If he were the Dem nominee, Soglin could complete a Democratic trifecta of Madison attorneys running for statewide office. Josh Kaul, son of former attorney general Peg Lautenschlager and a Madison lawyer, is running for AG against Brad Schimel. Tim Burns, another Madison lawyer, is running for state Supreme Court against conservative justice Michael Gableman.

The solution to Dem woes in statewide elections is often said to be recruiting a progressive candidate from outstate – like Vinehout – instead of clinging to creatures of liberal enclaves – the epitome of which is Soglin.

Walker and other Republicans have said the Democrats’ nominating Soglin, who they would certainly write off as a far-left Madison radical, would be a godsend. But Soglin might be onto something when he cites Sanders’ dominating performance in Wisconsin in the Democratic primary as a reason he’s looking at a run.

While it’s certainly difficult to imagine Soglin defeating Walker under any normal scenario, he could pose a real threat under certain conditions:

  • A bad midterm cycle for the party in unified control both in Wisconsin and Washington (the GOP), as is often the case.
  • A candidate who can unite the far-left (a la Sanders) and drive turnout in liberal bastions like, eh hem, Madison.
  • Continued turmoil and squabbling among Republicans in Madison.

Add to that a dark horse candidate who is clearly not taken seriously, a demoralized and possibly sleepy, complacent conservative base, and a fired up left-wing base, and it’s not completely impossible to envision a way for a candidate like Soglin to win, especially if the zeitgeist swings to the left in 2018.

If I were Republicans, I wouldn’t be dismissing any candidate – nor would I be broadcasting to the base that “we got this” – no matter who the Democrats nominate.

Update: To assume Paul Soglin would have the Madison progressive vote on lock is evidently off the mark. I’ve heard from several people much more familiar with City of Madison politics than myself that Soglin is hardly a hero among the left in the state’s capital, despite having been elected the city’s mayor three times over the decades.

That makes any quest by Soglin to gain the Dems’ nomination a bit more quixotic.

Vineh-out

Sen. Kathleen Vinehout confirmed in an email early Friday morning that she will  not seek the Democratic nomination for governor, citing injuries she suffered in a recent car crash in which she  wasn’t wearing a seat belt.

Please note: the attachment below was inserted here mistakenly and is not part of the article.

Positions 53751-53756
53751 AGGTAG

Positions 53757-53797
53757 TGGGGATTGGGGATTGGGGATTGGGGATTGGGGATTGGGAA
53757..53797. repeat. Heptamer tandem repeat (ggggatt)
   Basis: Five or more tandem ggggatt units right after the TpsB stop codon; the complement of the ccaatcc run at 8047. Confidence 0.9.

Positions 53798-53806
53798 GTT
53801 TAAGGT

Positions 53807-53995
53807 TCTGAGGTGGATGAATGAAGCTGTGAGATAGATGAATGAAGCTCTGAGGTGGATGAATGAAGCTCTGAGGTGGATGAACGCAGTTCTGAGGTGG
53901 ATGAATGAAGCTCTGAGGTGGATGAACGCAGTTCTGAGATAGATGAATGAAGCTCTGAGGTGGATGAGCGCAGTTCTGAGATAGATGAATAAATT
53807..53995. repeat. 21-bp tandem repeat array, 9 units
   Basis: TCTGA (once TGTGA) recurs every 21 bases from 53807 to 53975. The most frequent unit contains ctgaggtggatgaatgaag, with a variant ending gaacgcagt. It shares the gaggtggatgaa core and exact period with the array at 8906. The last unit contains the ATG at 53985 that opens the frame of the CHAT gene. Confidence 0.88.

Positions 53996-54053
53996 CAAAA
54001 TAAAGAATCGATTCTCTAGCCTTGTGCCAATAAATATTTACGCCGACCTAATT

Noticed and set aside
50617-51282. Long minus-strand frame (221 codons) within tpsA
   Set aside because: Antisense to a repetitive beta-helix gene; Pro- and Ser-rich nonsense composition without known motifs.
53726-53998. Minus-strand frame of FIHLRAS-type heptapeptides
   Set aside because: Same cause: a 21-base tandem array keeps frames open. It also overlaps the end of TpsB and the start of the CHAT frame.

State Journal

Kathleen Vinehout will sit on the sidelines this year, and Democrats everywhere ought to mourn just a little.

Her decision may in fact be the consequence of her car accident that resulted in a severely broke arm. If that’s the case, it’s unfortunate fate intervened and rendered the possiblity of even a slightly competitive Democratic nomination contest moot. Certainly breaking her arm in 14 places and requiring ongoing medical attention would put the brakes on the sort of grassroots, meet-and-greet whirlwind tour she would put into place. That’s old fashioned politics; in this state, voters on both sides feel entitled to personally meet their candidate.

Ms. Vinehout’s permanent pit stop may also have been in part the outcome of the pressure of an arm on her shoulder by the state party. Having witnessed the bloody GOP primary for U.S. Senate that cleared the path for someone like Madison ultra-liberal quasi-socialist Tammy Baldwin, it stands to reason the DPW would resist a similarly brutal primary that would risk reducing the Democratic field to smoldering ashes through which Scott Walker would stride victorious.

Ms. Burke being notably unnoted heretofore in Wisconsin politics, other than a 2012 campaign for Madison school board in which she spent over $100,000 of her own money, it was necessary for DPW Chair Mike Tate to arrange events to portray the Madison bike heiress as a unifying force in the party. Like a Cadillac crashing into a Hot Wheels retail outlet, she needed to “clear the field.”

The daunting reality of money may have also played a role. Ms. Burke raised $1.8 million in three months last year, including $400,000 of her own considerable wealth. That easily keeps up with Gov. Walker, a feat Ms. Vinehout couldn’t hope to match.

The eagerness of many grassroots Democrats, especially those on the looney left, for a Vinehout-Burke showdown fried Tate’s plan wherein Ms. Burke cleared the field and Democrats willingly fell in line. They didn’t. But though they’re divided, the Dems have no choice.

Therein lies the problem. Primary voters ought to have a choice. But like the policies they support, Democrats foisted on their own base a one-size-fits-all candidate chosen by party elites in a Madison conference room.

Mary Burke is kind of like Obamacare.

Worse, she was chosen because she’s rich.

Former DPW Chair Joe Wineke sees the silver lining around Ms. Vinehout’s flirtation with a run – she forced Ms. Burke to pander to the progressive base disaffected with Ms. Burke the wealthy businesswoman and portray herself in a light favorable to them.

“The dilemma for many Democratic candidates over the years has been whether to position themselves as a centrist Democrat or the more liberal candidate,” he told the Wisconsin State Journal.

“She can be both now,” Wineke said of Burke.

She can be both?

Maybe she is a good liberal.